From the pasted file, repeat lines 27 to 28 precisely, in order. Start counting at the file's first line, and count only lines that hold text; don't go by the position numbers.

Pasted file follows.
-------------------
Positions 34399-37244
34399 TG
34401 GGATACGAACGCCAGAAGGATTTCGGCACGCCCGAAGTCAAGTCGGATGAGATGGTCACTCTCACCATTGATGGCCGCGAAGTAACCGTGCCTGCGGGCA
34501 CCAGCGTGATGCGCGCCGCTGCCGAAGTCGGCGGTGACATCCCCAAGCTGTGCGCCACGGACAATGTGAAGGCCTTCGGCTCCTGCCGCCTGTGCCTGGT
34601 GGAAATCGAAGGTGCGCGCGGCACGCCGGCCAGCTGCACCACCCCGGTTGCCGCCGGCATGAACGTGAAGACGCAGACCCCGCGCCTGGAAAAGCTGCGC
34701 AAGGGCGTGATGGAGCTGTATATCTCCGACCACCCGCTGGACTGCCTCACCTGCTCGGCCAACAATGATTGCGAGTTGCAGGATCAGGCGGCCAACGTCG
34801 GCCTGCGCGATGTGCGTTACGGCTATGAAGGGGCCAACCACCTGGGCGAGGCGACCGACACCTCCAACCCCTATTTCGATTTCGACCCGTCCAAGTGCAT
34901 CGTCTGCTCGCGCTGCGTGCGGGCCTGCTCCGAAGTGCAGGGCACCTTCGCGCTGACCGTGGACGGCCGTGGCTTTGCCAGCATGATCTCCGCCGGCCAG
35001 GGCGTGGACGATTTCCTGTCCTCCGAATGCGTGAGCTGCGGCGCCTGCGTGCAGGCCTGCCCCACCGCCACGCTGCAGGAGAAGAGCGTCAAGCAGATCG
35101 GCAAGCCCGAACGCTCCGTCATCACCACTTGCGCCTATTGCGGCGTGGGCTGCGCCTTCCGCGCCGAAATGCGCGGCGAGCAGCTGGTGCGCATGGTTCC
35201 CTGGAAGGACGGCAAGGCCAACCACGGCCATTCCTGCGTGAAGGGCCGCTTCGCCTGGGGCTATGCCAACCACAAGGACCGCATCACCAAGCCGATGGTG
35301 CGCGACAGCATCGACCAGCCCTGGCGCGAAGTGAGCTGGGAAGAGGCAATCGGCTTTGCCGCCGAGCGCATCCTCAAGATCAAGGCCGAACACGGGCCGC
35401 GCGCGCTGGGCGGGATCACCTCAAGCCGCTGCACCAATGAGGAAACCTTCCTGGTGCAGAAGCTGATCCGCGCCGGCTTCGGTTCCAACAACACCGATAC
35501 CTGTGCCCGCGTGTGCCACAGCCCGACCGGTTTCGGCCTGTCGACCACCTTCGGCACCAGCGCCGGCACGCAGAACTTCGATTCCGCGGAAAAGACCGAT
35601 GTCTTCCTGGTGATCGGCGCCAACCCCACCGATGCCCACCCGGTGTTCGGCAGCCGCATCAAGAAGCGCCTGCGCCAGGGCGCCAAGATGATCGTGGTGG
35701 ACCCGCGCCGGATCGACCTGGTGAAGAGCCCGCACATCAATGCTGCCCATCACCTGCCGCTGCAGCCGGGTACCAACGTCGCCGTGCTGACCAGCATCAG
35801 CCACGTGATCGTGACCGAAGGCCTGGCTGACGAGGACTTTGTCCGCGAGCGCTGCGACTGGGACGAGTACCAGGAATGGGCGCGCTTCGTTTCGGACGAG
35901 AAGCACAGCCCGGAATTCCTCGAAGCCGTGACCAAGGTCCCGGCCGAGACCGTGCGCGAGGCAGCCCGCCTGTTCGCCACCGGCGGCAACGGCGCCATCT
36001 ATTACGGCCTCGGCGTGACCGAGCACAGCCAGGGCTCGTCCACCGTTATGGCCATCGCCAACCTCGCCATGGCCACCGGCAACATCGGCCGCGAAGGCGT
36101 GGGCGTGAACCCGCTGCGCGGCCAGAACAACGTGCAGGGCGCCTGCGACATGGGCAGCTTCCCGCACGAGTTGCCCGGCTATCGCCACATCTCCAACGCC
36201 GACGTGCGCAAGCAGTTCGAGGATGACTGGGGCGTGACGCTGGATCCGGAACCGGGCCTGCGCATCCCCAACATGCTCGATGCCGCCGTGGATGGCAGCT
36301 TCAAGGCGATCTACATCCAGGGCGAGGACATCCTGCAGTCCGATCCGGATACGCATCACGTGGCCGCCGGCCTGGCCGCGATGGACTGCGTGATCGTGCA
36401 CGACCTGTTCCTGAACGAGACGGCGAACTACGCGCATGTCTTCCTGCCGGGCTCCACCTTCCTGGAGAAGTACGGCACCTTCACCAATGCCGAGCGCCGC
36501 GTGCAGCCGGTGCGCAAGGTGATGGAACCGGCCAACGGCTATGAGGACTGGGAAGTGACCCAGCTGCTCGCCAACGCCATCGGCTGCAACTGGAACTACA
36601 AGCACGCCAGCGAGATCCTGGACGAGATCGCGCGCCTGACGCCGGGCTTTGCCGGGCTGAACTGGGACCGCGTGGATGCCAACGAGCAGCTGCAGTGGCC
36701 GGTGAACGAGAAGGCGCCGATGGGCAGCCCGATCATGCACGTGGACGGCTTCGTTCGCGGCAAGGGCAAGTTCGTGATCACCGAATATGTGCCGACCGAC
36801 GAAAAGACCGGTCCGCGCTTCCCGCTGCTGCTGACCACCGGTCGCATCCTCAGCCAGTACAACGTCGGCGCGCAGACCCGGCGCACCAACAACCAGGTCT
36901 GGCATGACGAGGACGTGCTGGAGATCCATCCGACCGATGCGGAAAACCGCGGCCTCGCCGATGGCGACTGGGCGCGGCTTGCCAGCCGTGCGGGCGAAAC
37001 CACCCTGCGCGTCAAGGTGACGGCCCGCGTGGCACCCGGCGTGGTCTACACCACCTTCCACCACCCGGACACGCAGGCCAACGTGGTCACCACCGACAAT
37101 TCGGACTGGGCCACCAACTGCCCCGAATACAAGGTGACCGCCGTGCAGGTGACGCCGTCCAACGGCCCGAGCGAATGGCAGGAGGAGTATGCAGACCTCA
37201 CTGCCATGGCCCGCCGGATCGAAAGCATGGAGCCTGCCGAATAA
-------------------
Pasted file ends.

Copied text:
36801 GAAAAGACCGGTCCGCGCTTCCCGCTGCTGCTGACCACCGGTCGCATCCTCAGCCAGTACAACGTCGGCGCGCAGACCCGGCGCACCAACAACCAGGTCT
36901 GGCATGACGAGGACGTGCTGGAGATCCATCCGACCGATGCGGAAAACCGCGGCCTCGCCGATGGCGACTGGGCGCGGCTTGCCAGCCGTGCGGGCGAAAC